For the statistical analysis, we used variance analyses with repeated measurements in order to compare the mean values of the variables of interest on the various evaluation days (preoperative, first, third and fifth postoperative days). When there were statistically significant differences, multiple comparisons using Bonferroni corrections were made in order to detect the pattern of difference. In order to compare whether postoperative values differed from preoperative values and whether baseline values were restored on the last day of assessment, we tested the following hypotheses: H0 = µPre = µ1PO; H0 = µPre = µ3PO; and H0 = µPre = µ5PO. Finally, in order to determine whether the return to baseline values occurred in a linear fashion over the three days postoperative observation, we tested the hypothesis H0= µ1PO + µ5PO = 2. µ3PO. Data were plotted on box-plot graphs. The level of significance was set at 5%.



The mean age of the 21 patients studied was 39 ± 9.7 years. The sample included 3 males and 18 females (14.2% and 85.7%, respectively). Mean preoperative BMI was 50.4 ± 7.6 kg/m2. Of the 21 patients, 3 (14.2%) were smokers, 6 (28.5%) were former smokers and 12 (57.1%) were nonsmokers. The most common clinical diseases were arterial hypertension (n = 12; 57.1%) and diabetes mellitus (n = 6; 28.5%).

Means and standard deviations of respiratory frequency, tidal volume and MV were 17.8 ± 3.3 rpm, 0.7 ± 0.2 L and 12.3 ± 4.1 L, respectively. Mean VC was 3.1 ± 0.7 L and the percent of predicted was 88.7 ± 14.5. The degree of correlation (r) between VC and BMI was 0.66. Means and standard deviations of MIP and MEP were 95.5 ± 26.0 cmH2O and 96.2 ± 25.2 cmH2O, respectively. Mean percent of predicted for MIP and MEP reference values for obese patients was 95 ± 26.7 and 98.4 ± 26.8 (Table 1).



Anesthesia time was of 300 ± 47.5 minutes and there were no unexpected incidents during the surgical procedures.

In relation to the baseline (preoperative) value, mean tidal volume dropped by 28% on the first postoperative day and by 21% on the third postoperative day (p < 0.001 and p = 0.028). However, on the fifth postoperative day, values were similar to those seen in the preoperative period (p = 0.231) (Table 2).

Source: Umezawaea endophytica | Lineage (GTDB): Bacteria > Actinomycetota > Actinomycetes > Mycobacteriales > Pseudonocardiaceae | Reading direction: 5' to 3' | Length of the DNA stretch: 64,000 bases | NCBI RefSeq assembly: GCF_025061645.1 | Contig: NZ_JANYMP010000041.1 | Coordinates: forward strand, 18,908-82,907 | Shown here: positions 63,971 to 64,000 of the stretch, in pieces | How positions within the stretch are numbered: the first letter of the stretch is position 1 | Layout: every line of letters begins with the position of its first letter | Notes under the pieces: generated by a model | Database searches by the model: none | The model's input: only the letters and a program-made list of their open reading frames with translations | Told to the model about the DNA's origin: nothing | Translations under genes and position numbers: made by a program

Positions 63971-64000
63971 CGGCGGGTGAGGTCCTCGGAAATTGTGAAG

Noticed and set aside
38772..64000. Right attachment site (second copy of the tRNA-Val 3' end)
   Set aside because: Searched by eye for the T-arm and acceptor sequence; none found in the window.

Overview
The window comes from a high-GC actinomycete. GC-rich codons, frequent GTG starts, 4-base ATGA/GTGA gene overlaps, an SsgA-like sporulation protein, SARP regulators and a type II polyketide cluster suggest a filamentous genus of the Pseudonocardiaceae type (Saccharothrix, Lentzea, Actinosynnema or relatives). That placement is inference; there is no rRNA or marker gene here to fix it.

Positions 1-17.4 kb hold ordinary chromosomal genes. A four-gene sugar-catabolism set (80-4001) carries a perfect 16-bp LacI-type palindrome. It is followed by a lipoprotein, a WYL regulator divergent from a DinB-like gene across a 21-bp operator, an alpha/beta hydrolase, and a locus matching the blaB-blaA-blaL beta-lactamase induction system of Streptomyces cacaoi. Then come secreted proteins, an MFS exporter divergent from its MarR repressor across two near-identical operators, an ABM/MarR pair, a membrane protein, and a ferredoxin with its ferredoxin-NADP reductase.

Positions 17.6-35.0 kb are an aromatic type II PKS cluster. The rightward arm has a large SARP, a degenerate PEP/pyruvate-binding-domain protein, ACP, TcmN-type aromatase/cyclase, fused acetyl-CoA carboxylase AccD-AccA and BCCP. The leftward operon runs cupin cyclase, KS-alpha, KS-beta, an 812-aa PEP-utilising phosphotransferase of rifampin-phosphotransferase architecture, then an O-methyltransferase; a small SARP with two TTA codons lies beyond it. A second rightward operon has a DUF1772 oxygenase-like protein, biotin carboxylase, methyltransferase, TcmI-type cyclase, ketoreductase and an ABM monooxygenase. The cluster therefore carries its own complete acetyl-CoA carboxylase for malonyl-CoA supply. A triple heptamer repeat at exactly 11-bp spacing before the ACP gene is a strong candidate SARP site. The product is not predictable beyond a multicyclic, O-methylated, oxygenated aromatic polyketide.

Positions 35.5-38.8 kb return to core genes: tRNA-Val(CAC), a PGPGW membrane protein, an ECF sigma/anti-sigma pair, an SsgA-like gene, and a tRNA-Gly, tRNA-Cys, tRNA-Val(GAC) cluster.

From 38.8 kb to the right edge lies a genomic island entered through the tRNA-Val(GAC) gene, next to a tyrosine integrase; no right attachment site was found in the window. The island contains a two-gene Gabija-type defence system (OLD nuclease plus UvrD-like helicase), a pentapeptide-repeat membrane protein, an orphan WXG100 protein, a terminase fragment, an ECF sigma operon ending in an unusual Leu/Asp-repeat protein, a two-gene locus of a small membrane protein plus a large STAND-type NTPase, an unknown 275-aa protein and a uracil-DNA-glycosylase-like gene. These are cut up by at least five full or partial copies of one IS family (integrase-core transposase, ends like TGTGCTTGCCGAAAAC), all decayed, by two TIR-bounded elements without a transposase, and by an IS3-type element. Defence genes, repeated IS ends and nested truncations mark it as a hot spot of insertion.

Mean MV dropped by 18% (p = 0.075) on the first postoperative day in comparison to the baseline value. On the third and fifth postoperative days, values were again similar to the baseline values (p = 0.416 and p = 0.807). There was a linear increase in mean MV from the first to the fifth postoperative days (p = 0,712) (Table 2).

Mean VC dropped by 47%, 30.5% and 14.6%, respectively on the first, third and fifth postoperative days (p < 0.001, p < 0.001 and p = 0.050) in relation to preoperative values. There was also a linear increase in mean VC from the first to the fifth postoperative days (p = 0.948). On the first and the third postoperative days, there were drops of 47% and 32% in the mean diaphragmatic index (p = 0.001 and p = 0.010), respectively. On the fifth postoperative day, these values returned to those seen in the preoperative period (p = 0.259), indicating a linear increase from the first to the fifth postoperative days (p = 0.774) (Table 2, Figure 1).

Analysis of respiratory muscle strength revealed drops of 51%, 26% and 14% in the MIP on the first, third and fifth postoperative days, respectively, in relation to preoperative values (p < 0.001, p < 0.001 and p = 0.028). There were drops of 39%, 26% and 15% in mean MEP on the first, third and fifth postoperative days, respectively, also in relation to preoperative values (p < 0.001, p < 0.001 and p = 0.072). There were also linear increases in MIP and MEP from the first to the fifth postoperative days (p = 0.684, p = 0.071) (Table 2; Figure 2).

The incidence of PPCs was low in this study (4.7%). One patient was diagnosed with pulmonary thromboembolism. There were no deaths.



Morbid obesity has been correlated with alterations in the pulmonary function, which is more dramatically affected in proportion to the amount of adipose tissue accumulated(14). In our study, mean BMI was 50.4 kg/m2, and there was high variability in preoperative VC, MIP and MEP values. We observed that VC declined exponentially with increased BMI. Therefore, the greatest alterations in emphasize the fact that, although the sample size was small, the number of males was much lower than that of females, which could have affected this finding.